A clockmaker who custom builds hundreds of clocks starting in his early teens or even childhood like John Harrison, the inventor of the nautical chronometers used to measure longitude, probably had a level of practical familiarity with his or her subject unparalleled today. Many of these craftsmen, like Harrison, were also literate and studied the scholarship of their time and past generations. Very few modern engineers have the experience of building their device or machine from scratch hundreds or thousands of times.
The Way Forward
The grim 70th anniversary of the destruction of Hiroshima and Nagasaki should remind us to stop and take stock of the Atomic Age that wasn’t, of the “electricity too cheap to meter” that never came. Surely we can do better.
If my theories are correct, we need to break free of the legacy of the Manhattan Project and shift back to smaller scale, decentralized research and development with a stronger emphasis on conceptual analysis and hands-on skills in designing and building full systems. The rise of 3d printers, inexpensive programmable machine tools and robots, and similar gadgets may make it possible to duplicate and even surpass the expertise of the craftsmen and inventors of the pre-industrial era.
In this dark time when evil forces seem to be on the march and mostly winning throughout the world, it is worth remembering that so far reason and good will have prevailed and only two atomic bombs have been used in war or to take human lives in any context.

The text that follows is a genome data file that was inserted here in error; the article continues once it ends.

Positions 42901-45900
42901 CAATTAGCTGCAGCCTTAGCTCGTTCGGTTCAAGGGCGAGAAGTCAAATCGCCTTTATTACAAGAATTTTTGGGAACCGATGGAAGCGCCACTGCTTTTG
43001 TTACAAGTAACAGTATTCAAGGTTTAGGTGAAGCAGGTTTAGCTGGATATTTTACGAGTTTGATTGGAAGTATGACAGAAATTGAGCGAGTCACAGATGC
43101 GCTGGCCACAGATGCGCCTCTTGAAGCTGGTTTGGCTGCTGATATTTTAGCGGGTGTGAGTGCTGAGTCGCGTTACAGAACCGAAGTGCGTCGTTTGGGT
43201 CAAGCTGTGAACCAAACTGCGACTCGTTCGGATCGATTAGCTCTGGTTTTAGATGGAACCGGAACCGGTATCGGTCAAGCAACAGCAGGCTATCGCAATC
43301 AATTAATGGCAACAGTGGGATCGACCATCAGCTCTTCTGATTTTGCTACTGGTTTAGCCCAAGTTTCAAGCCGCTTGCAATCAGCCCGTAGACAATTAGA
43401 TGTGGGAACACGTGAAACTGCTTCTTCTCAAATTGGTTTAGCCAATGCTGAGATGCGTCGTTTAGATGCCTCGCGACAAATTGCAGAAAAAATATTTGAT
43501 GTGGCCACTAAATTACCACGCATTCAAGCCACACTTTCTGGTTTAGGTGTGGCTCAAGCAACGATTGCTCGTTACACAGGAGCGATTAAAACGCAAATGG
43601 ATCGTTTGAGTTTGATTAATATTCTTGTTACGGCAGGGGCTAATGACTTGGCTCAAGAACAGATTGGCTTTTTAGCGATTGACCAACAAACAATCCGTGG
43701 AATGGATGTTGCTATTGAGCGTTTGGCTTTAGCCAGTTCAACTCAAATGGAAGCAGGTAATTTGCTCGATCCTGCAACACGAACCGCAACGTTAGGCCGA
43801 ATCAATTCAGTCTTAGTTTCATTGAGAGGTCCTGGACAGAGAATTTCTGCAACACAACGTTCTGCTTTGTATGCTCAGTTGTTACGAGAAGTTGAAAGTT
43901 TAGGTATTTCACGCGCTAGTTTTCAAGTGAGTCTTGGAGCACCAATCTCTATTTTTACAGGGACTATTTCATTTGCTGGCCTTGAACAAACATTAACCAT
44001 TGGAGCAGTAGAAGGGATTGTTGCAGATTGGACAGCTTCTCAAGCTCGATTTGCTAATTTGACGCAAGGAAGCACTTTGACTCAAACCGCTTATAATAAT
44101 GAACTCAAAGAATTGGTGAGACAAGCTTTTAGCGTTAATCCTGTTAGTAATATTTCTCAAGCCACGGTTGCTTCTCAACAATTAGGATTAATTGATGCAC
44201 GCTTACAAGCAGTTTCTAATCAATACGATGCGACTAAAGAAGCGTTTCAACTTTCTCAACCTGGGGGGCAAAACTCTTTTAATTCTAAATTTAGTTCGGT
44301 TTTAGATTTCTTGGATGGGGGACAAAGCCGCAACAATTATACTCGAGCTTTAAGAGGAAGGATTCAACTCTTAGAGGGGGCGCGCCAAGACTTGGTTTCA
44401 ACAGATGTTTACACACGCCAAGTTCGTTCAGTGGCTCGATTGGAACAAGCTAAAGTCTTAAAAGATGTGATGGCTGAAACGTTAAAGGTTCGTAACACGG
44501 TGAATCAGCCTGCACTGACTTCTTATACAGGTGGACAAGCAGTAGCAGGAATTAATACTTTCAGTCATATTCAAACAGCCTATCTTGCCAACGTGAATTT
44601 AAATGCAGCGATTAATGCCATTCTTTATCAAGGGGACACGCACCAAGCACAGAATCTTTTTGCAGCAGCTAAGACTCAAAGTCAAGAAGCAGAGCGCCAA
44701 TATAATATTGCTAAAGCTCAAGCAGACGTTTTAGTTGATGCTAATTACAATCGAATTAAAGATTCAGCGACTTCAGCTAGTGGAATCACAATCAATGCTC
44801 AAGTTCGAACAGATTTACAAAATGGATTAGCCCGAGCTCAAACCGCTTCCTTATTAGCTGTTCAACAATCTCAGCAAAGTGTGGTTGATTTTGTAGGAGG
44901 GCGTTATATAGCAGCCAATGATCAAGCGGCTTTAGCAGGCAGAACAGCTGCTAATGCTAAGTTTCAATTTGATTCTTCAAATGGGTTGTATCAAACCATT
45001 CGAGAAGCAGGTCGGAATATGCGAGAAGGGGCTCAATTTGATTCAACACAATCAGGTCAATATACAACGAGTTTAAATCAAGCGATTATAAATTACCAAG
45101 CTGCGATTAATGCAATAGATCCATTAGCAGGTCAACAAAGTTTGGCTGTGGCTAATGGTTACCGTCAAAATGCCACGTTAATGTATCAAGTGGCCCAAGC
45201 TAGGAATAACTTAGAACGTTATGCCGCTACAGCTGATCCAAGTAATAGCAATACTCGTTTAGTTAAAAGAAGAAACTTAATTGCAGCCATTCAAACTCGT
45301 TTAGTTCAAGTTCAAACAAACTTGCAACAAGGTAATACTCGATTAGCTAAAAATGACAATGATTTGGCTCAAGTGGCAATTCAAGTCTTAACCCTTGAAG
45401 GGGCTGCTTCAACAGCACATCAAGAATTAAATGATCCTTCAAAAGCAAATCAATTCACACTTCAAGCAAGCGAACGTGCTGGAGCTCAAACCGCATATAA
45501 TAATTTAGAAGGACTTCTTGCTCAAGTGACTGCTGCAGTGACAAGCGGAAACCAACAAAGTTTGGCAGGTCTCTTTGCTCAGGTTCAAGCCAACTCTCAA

© 2015 John F. McGowan
About the Author
John F. McGowan, Ph.D. solves problems using mathematics and mathematical software, including developing gesture recognition for touch devices, video compression and speech recognition technologies. He has extensive experience developing software in C, C++, MATLAB, Python, Visual Basic and many other programming languages. He has been a Visiting Scholar at HP Labs developing computer vision algorithms and software for mobile devices. He has worked as a contractor at NASA Ames Research Center involved in the research and development of image and video processing algorithms and technology. He has published articles on the origin and evolution of life, the exploration of Mars (anticipating the discovery of methane on Mars), and cheap access to space. He has a Ph.D. in physics from the University of Illinois at Urbana-Champaign and a B.S. in physics from the California Institute of Technology (Caltech). He can be reached at email@example.com.
Note on the Pictures
The picture of the atomic bombing of Hiroshima was taken from the Enola Gay, a specially modified B-29 bomber, as it flew away from the city. The Enola Gay is on display at the Udvar-Hazy Center of the National Air and Space Museum in Chantilly, Virginia, not far from the Dulles International Airport.
The picture of President Dwight Eisenhower and Lewis Strauss, then Chairman of the Atomic Energy Commission (AEC), supposedly shows the President receiving a report on the Operation Castle hydrogen bomb tests in the Pacific, March 30, 1954.
The picture of Gadget, the first atomic bomb, is a still from a color movie of the Trinity atomic bomb test.
All three are products of the US Government and therefore in the public domain.